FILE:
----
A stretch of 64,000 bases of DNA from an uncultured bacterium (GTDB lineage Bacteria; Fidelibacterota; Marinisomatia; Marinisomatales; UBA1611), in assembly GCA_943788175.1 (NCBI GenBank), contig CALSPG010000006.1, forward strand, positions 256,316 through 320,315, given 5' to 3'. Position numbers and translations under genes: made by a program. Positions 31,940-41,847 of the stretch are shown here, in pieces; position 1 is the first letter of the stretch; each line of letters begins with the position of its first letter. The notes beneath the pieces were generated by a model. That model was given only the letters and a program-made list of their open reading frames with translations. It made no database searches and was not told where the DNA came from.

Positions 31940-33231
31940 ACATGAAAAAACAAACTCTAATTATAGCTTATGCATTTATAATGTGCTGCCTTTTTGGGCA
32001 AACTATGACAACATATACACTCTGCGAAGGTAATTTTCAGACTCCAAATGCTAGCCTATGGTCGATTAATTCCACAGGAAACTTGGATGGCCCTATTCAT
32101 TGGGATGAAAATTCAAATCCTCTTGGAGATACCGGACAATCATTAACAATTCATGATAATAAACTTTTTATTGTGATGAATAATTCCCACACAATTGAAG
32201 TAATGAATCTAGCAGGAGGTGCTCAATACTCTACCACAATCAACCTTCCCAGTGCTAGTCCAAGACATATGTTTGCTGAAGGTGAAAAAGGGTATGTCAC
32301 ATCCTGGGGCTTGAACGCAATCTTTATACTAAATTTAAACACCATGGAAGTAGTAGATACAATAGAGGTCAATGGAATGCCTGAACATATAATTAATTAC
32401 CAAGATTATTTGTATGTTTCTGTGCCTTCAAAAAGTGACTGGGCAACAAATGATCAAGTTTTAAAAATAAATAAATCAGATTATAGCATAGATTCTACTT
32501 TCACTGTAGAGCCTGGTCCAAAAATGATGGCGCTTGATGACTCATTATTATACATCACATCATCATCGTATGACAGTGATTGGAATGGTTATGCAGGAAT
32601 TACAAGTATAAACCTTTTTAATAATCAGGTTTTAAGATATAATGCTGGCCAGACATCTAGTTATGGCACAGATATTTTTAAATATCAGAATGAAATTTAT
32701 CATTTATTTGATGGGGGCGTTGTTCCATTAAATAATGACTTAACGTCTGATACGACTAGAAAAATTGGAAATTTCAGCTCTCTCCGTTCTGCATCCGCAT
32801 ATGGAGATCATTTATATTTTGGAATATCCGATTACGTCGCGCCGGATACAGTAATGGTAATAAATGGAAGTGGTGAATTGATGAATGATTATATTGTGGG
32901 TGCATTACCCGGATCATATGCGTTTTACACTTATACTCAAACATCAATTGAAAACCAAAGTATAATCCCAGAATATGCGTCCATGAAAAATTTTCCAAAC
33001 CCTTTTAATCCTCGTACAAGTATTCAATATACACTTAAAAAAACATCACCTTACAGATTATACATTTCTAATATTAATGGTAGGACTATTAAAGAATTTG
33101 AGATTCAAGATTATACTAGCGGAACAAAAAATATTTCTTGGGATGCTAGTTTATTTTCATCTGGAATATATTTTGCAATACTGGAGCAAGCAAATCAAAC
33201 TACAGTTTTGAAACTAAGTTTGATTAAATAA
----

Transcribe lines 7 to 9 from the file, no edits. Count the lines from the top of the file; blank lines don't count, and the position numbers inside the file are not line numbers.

32301 ATCCTGGGGCTTGAACGCAATCTTTATACTAAATTTAAACACCATGGAAGTAGTAGATACAATAGAGGTCAATGGAATGCCTGAACATATAATTAATTAC
32401 CAAGATTATTTGTATGTTTCTGTGCCTTCAAAAAGTGACTGGGCAACAAATGATCAAGTTTTAAAAATAAATAAATCAGATTATAGCATAGATTCTACTT
32501 TCACTGTAGAGCCTGGTCCAAAAATGATGGCGCTTGATGACTCATTATTATACATCACATCATCATCGTATGACAGTGATTGGAATGGTTATGCAGGAAT